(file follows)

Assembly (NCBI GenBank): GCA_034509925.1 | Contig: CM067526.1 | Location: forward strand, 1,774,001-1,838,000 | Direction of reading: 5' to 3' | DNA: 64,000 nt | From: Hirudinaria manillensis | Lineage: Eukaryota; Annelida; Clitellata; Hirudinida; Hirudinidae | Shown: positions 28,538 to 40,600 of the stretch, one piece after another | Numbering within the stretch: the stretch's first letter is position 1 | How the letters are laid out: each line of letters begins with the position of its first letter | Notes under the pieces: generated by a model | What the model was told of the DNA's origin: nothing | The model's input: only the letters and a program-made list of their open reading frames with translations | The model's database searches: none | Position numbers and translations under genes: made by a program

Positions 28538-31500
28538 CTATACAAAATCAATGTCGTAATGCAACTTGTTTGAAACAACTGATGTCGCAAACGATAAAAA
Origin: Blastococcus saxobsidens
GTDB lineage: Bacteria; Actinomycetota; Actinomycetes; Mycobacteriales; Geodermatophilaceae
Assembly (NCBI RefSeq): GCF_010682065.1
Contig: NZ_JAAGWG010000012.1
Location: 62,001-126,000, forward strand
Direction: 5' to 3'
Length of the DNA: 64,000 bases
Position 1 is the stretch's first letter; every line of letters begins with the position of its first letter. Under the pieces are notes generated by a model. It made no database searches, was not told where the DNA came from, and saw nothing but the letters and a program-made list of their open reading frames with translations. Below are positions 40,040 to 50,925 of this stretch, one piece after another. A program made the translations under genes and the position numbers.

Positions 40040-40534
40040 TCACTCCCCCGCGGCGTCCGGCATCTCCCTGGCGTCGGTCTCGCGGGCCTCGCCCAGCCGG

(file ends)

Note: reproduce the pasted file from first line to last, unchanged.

Assembly (NCBI GenBank): GCA_034509925.1 | Contig: CM067526.1 | Location: forward strand, 1,774,001-1,838,000 | Direction of reading: 5' to 3' | DNA: 64,000 nt | From: Hirudinaria manillensis | Lineage: Eukaryota; Annelida; Clitellata; Hirudinida; Hirudinidae | Shown: positions 28,538 to 40,600 of the stretch, one piece after another | Numbering within the stretch: the stretch's first letter is position 1 | How the letters are laid out: each line of letters begins with the position of its first letter | Notes under the pieces: generated by a model | What the model was told of the DNA's origin: nothing | The model's input: only the letters and a program-made list of their open reading frames with translations | The model's database searches: none | Position numbers and translations under genes: made by a program

Positions 28538-31500
28538 CTATACAAAATCAATGTCGTAATGCAACTTGTTTGAAACAACTGATGTCGCAAACGATAAAAA
Origin: Blastococcus saxobsidens
GTDB lineage: Bacteria; Actinomycetota; Actinomycetes; Mycobacteriales; Geodermatophilaceae
Assembly (NCBI RefSeq): GCF_010682065.1
Contig: NZ_JAAGWG010000012.1
Location: 62,001-126,000, forward strand
Direction: 5' to 3'
Length of the DNA: 64,000 bases
Position 1 is the stretch's first letter; every line of letters begins with the position of its first letter. Under the pieces are notes generated by a model. It made no database searches, was not told where the DNA came from, and saw nothing but the letters and a program-made list of their open reading frames with translations. Below are positions 40,040 to 50,925 of this stretch, one piece after another. A program made the translations under genes and the position numbers.

Positions 40040-40534
40040 TCACTCCCCCGCGGCGTCCGGCATCTCCCTGGCGTCGGTCTCGCGGGCCTCGCCCAGCCGG